1st Edition

Maritime Security in the South China Sea Regional Implications and International Cooperation

Edited By Keyuan Zou, Shicun Wu Copyright 2010

    Maritime security is of vital importance to the South China Sea, a critical sea route for maritime transport of East Asian countries including China. The adjacent countries have rendered overlapping territorial and/or maritime claims in the South China Sea which complicate the situation of maintaining maritime security and developing regional cooperation there. This book focuses on contemporary maritime security in the South China Sea as well as its connected sea area, the Straits of Malacca and Singapore. It identifies and examines selected security issues concerning the safety of navigation, crackdown on transnational crimes including sea piracy and maritime terrorism, and conflict prevention and resolution. In the context of non-traditional security, issues such as maritime environmental security and search and rescue at sea are included. The book explores ways and means of international cooperation in dealing with these maritime security issues.

    Part I Introduction; Chapter 1 Maritime Security in the South China Sea: Cooperation and Implications, Wu Shicun, Zou Keyuan; Part II Securing Navigation in the South China Sea; Chapter 2 Good Order at Sea in the South China Sea, Sam Bateman; Chapter 3 Maritime Trade Development in Asia: A Need for Regional Maritime Security Cooperation in the South China Sea, Hong Nong; Chapter 4 Maritime Security cooperation in the South China Sea Region 1 The views expressed in this study are solely those of the author as a private individual. This study is based only on publicly available sources and does not represent the official position or analysis of the U.S. Navy or any other organization of the U.S. Government., Andrew S. Erickson; Chapter 5 Myth and Reality: The Rise and Fall of Contemporary Maritime Piracy in the South China Sea, Xu Ke; Chapter 6 Commentary: A Regional Perspective on South China Sea Passage Security, Wu Shicun; Part III Regional Cooperation Combating Maritime Terrorism and Piracy; Chapter 7 Regional Maritime Security Initiative (RMSI) and Enhancing Security in the Straits of Malacca: Littoral States’ and Regional Responses, Yann-huei Song; Chapter 8 Crackdown on Piracy in Southeast Asian Seas: Need a More Effective Legal Regime?, Zou Keyuan; Chapter 9 Southeast Asian SLOC Security, Joshua H. Ho; Chapter 10 The United States Response to Maritime Terrorism, Kristen G. Juras; Chapter 11 Commentary: Enhancing Sino–U.S. Maritime Cooperation for Regional Security, BAO Hongjun, ZHU Huayou; Part IV Environmental Security and Maritime Rescue; Chapter 12 The Development of Oil Spill Preparedness and Response in China, Xu Shiming; Chapter 13 Regional Cooperation for Marine Pollution Contingency Response in the South China Sea, Zhang Xiangjun; Chapter 14 International Submarine Rescue: A Constructive Role for China 1 The opinions expressed in this chapter are those of the authors, and do not necessarily reflect the official positions of the United States Government or United States Navy. This chapter draws extensively from research that was first published in Asia Policy, 5 (January 2008), pp. 167–83., Lyle J. Goldstein, William S. Murray; Chapter 15 Commentary: Search and Rescue in South China Sea and Regional cooperation, Zhang Jie;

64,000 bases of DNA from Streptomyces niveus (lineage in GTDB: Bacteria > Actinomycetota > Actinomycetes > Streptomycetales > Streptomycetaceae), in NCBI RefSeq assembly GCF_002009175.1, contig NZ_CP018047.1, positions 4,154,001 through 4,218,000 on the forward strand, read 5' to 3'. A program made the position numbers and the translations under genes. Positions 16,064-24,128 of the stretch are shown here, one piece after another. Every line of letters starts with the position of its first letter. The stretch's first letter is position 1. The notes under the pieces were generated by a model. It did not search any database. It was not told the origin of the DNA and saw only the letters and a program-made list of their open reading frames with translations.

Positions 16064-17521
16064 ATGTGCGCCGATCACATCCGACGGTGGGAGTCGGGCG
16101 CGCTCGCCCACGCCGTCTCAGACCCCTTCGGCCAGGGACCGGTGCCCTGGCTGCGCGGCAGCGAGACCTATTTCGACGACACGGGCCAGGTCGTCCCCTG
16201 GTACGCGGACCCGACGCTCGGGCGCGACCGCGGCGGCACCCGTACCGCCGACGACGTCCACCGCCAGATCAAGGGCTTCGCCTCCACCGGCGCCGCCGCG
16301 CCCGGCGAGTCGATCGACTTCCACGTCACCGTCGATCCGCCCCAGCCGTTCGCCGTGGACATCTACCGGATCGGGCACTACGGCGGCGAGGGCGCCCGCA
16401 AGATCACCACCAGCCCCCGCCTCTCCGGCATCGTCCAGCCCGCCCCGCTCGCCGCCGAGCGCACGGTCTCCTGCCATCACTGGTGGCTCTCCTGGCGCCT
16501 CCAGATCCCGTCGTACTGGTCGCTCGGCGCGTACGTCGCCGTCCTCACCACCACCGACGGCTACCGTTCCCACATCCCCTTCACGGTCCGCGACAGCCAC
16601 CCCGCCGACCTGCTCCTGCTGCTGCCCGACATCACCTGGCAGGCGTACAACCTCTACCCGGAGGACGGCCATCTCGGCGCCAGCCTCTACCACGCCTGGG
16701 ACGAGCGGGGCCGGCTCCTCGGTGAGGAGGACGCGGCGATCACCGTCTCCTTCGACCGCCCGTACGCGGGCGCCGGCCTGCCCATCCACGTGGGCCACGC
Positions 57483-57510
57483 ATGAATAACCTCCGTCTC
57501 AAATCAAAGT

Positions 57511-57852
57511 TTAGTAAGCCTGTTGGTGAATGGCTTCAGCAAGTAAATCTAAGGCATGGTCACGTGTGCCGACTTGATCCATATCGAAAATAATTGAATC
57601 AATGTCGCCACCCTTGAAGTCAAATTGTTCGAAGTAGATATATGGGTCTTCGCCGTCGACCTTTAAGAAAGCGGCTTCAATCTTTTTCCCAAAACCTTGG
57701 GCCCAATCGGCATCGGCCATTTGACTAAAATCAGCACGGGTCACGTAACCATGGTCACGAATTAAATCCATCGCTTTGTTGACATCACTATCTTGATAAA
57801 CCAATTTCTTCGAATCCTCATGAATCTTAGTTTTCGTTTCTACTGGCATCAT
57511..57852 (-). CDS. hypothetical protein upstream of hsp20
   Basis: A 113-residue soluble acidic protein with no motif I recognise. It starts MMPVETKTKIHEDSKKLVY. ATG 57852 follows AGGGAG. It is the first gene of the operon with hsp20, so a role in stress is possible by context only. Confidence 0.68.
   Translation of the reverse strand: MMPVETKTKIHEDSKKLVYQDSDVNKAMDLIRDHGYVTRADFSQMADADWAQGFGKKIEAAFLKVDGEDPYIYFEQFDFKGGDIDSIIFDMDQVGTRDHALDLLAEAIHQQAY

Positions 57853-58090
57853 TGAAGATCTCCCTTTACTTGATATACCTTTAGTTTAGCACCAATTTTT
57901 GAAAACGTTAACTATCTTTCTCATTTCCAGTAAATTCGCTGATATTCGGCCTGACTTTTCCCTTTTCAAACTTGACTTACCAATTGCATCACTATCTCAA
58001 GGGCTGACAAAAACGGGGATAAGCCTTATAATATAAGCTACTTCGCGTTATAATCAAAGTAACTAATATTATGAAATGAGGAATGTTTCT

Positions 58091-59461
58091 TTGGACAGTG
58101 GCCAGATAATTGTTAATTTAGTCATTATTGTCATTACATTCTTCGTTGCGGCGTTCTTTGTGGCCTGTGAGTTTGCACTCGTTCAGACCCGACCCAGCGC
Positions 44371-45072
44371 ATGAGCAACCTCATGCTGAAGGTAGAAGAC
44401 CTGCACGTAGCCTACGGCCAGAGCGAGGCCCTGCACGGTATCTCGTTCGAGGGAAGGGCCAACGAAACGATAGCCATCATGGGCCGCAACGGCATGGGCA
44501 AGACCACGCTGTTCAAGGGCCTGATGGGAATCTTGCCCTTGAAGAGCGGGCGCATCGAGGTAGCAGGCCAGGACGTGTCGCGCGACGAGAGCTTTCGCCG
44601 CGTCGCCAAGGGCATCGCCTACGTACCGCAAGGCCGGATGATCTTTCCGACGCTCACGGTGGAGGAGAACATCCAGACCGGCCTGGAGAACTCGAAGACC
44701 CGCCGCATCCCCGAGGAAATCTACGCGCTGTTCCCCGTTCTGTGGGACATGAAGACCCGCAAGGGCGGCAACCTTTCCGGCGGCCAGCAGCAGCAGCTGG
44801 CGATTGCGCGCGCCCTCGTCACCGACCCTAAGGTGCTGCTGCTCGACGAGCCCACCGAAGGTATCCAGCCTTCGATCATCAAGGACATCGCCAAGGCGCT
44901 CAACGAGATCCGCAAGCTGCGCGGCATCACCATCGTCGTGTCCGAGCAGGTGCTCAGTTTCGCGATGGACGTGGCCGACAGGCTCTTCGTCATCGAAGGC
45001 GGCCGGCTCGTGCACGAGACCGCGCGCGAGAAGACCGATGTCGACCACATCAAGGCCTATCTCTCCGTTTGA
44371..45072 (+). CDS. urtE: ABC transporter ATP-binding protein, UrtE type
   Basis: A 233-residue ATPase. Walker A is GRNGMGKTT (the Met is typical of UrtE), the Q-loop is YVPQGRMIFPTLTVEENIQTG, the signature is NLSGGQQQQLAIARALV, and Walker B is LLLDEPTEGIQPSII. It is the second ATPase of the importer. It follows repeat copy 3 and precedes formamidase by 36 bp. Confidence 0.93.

Shicun Wu is President of the China National Institute for the South China Sea Studies, Haikou, China. Keyuan Zou is Harris Professor of International Law at the University of Central Lancashire, Preston, UK.

    '...expands the discussion of maritime security in the South China Sea beyond the traditional confines of the conflict over the Spratlys to include the broader regional security concerns of, amongst other things, marine environmental pollution, piracy and commercial traffic. A notable aspect is the large number of authors from China, thus providing a perspective not regularly available in English.' Ted L. McDorman, University of Victoria, Canada and editor, Ocean Development and International Law '... the book succeeds in arguing that in order to best understand the strategic importance of the Sea it is necessary to look beyond state policy and assess the roles of local "spoilers" such as pirates as well as the growing number of official and unofficial international agreements which have facilitated communication and more effective policy-making in assuring the security of the waterway.' The Journal of China Quarterly 'This book provides an introduction to and an interesting discussion of several complex issues. It is also evidence of the emergence of a new breed of Chinese scholars, willing to move away from the official Chinese position and indeed to subject it to critical assessment. It shows the value of bringing a wide range of scholarly work together, and the parallel at an academic level of the increased international cooperation at the governmental level on the South China Sea issues.' Asian Affairs